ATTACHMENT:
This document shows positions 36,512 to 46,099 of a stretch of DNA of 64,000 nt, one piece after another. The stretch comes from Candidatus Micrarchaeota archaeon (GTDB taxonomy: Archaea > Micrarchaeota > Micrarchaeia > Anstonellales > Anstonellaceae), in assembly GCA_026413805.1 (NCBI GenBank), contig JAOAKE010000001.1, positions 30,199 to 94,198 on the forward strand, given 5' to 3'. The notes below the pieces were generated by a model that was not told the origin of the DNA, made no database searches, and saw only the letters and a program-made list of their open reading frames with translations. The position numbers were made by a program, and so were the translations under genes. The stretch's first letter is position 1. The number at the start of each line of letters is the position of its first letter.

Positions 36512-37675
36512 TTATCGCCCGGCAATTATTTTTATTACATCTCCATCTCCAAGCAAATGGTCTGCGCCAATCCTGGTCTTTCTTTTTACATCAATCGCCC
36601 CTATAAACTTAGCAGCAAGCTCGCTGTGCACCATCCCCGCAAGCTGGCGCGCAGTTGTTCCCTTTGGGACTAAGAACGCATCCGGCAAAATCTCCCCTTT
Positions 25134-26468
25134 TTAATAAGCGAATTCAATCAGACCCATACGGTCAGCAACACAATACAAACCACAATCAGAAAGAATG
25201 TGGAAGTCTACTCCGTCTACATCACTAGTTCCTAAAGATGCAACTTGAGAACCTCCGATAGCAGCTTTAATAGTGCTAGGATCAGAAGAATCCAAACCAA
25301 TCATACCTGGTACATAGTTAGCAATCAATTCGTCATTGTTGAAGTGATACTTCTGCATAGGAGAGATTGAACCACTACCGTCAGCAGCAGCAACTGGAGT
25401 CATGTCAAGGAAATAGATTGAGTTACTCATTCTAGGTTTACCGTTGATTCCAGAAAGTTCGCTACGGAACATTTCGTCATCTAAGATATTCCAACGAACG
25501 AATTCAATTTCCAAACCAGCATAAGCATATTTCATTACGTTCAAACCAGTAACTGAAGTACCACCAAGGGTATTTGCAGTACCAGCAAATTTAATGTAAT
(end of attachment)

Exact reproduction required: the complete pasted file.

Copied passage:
This document shows positions 36,512 to 46,099 of a stretch of DNA of 64,000 nt, one piece after another. The stretch comes from Candidatus Micrarchaeota archaeon (GTDB taxonomy: Archaea > Micrarchaeota > Micrarchaeia > Anstonellales > Anstonellaceae), in assembly GCA_026413805.1 (NCBI GenBank), contig JAOAKE010000001.1, positions 30,199 to 94,198 on the forward strand, given 5' to 3'. The notes below the pieces were generated by a model that was not told the origin of the DNA, made no database searches, and saw only the letters and a program-made list of their open reading frames with translations. The position numbers were made by a program, and so were the translations under genes. The stretch's first letter is position 1. The number at the start of each line of letters is the position of its first letter.

Positions 36512-37675
36512 TTATCGCCCGGCAATTATTTTTATTACATCTCCATCTCCAAGCAAATGGTCTGCGCCAATCCTGGTCTTTCTTTTTACATCAATCGCCC
36601 CTATAAACTTAGCAGCAAGCTCGCTGTGCACCATCCCCGCAAGCTGGCGCGCAGTTGTTCCCTTTGGGACTAAGAACGCATCCGGCAAAATCTCCCCTTT
Positions 25134-26468
25134 TTAATAAGCGAATTCAATCAGACCCATACGGTCAGCAACACAATACAAACCACAATCAGAAAGAATG
25201 TGGAAGTCTACTCCGTCTACATCACTAGTTCCTAAAGATGCAACTTGAGAACCTCCGATAGCAGCTTTAATAGTGCTAGGATCAGAAGAATCCAAACCAA
25301 TCATACCTGGTACATAGTTAGCAATCAATTCGTCATTGTTGAAGTGATACTTCTGCATAGGAGAGATTGAACCACTACCGTCAGCAGCAGCAACTGGAGT
25401 CATGTCAAGGAAATAGATTGAGTTACTCATTCTAGGTTTACCGTTGATTCCAGAAAGTTCGCTACGGAACATTTCGTCATCTAAGATATTCCAACGAACG
25501 AATTCAATTTCCAAACCAGCATAAGCATATTTCATTACGTTCAAACCAGTAACTGAAGTACCACCAAGGGTATTTGCAGTACCAGCAAATTTAATGTAAT